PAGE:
A person's unrelated lookalike, commonly known as a doppelganger, may actually share genes that affect not only how they appear, but also their behavior.
In a new study, scientists did DNA analysis on 32 sets of virtual twins — people with strong facial similarities — and found they possessed similar genetic variants.
“Our study provides a rare insight into human likeness by showing that people with extreme lookalike faces share common genotypes, whereas they are discordant at the epigenome and microbiome levels,” said senior study author Manel Esteller, of the Josep Carreras Leukaemia Research Institute in Barcelona.
“Genomics clusters them together, and the rest sets them apart,” Esteller explained.
The researchers studied this by reaching out to people whose photos were part of the work of Canadian artist François Brunelle, who had been obtaining lookalike pictures from people around the globe since 1999. The research team recruited 32 of these pairs.
The investigators used three different facial recognition algorithms to ensure an objective measure of likeness. The participants each provided saliva for DNA analysis and answered questions about lifestyle and physical traits.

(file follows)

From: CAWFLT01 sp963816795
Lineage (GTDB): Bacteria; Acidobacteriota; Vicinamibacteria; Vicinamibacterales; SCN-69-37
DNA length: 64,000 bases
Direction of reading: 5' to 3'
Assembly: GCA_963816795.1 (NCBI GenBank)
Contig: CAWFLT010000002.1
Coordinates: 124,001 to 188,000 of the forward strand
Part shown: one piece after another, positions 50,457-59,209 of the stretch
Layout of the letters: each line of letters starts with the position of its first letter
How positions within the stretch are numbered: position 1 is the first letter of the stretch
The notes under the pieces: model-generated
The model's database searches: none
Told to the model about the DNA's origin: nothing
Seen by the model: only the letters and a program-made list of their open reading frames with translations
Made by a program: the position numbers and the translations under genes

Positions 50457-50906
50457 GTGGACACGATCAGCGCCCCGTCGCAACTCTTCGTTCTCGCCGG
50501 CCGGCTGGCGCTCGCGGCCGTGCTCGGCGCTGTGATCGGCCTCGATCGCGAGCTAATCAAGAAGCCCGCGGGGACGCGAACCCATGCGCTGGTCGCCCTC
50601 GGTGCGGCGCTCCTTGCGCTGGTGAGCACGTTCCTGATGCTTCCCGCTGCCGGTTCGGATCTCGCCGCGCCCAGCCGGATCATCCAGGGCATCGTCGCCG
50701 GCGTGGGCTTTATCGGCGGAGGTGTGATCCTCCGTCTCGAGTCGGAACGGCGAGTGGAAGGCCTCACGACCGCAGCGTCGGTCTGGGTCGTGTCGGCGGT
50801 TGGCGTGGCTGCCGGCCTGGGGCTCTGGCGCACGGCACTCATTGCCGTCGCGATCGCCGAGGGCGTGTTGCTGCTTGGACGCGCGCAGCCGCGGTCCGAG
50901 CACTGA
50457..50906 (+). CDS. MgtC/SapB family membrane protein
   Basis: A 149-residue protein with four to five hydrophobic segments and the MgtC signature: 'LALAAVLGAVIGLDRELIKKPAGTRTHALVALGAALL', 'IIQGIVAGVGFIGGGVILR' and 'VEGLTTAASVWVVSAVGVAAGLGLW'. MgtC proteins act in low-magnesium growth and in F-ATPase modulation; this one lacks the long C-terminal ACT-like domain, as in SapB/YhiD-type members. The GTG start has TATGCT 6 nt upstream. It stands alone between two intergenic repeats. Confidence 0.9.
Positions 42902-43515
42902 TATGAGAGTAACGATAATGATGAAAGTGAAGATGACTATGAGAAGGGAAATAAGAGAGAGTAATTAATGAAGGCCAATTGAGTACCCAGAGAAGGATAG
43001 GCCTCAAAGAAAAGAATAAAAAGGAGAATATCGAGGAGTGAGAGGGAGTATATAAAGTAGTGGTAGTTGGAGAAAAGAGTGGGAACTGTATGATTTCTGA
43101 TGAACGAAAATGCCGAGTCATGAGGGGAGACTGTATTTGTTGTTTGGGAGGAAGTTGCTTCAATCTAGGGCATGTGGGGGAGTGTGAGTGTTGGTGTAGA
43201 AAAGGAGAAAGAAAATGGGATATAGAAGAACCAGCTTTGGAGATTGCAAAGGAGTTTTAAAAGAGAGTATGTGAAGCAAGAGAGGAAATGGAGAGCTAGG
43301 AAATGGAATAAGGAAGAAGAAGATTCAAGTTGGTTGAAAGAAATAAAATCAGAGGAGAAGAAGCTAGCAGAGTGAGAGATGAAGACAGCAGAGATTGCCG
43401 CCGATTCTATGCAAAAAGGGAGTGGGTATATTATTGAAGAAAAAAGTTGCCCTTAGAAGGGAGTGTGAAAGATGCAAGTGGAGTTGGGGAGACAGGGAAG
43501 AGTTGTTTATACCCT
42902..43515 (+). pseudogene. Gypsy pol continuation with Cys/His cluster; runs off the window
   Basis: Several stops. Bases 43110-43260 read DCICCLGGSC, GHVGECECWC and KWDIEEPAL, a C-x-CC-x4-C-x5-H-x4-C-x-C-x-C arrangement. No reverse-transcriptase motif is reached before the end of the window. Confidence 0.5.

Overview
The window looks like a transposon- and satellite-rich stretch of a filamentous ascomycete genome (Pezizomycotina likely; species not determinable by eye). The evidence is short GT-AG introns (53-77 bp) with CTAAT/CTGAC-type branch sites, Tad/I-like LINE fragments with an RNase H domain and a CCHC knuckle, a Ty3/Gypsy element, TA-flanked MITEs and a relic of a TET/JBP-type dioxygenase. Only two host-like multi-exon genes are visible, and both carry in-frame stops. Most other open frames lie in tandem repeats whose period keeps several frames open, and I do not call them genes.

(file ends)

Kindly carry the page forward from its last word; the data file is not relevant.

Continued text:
“This unique set of samples has allowed us to study how genomics, epigenomics and microbiomics can contribute to human resemblance,” Esteller said.
The researchers found the pairs overall shared similar genotypes, but had other variations in their DNA.
For half of the lookalike pairs, all three algorithms clustered them together. Genetic analysis found that nine of these 16 pairs clustered together based on 19,277 common single-nucleotide polymorphisms.
The scientists also found similarities in weight and height between the pairs, along with similar behavioral traits including smoking and education.
“We provided a unique insight into the molecular characteristics that potentially influence the construction of the human face,” Esteller said. “We suggest that these same determinants correlate with both physical and behavioral attributes that constitute human beings.”
The sample size was small, most of the pairs were European and the images were in black and white — all study limitations. Still, the findings, published Aug. 23 in the journal Cell Reports, may provide a basis for future work in fields such as biomedicine, evolution and forensics.
“These results will have future implications in forensic medicine — reconstructing the criminal's face from DNA and in genetic diagnosis — the photo of the patient's face will already give you clues as to which genome he or she has,” Esteller said in a journal news release.
The National Human Genome Research Institute has more on genomics.
SOURCE: Cell Reports, news release, Aug. 23, 2022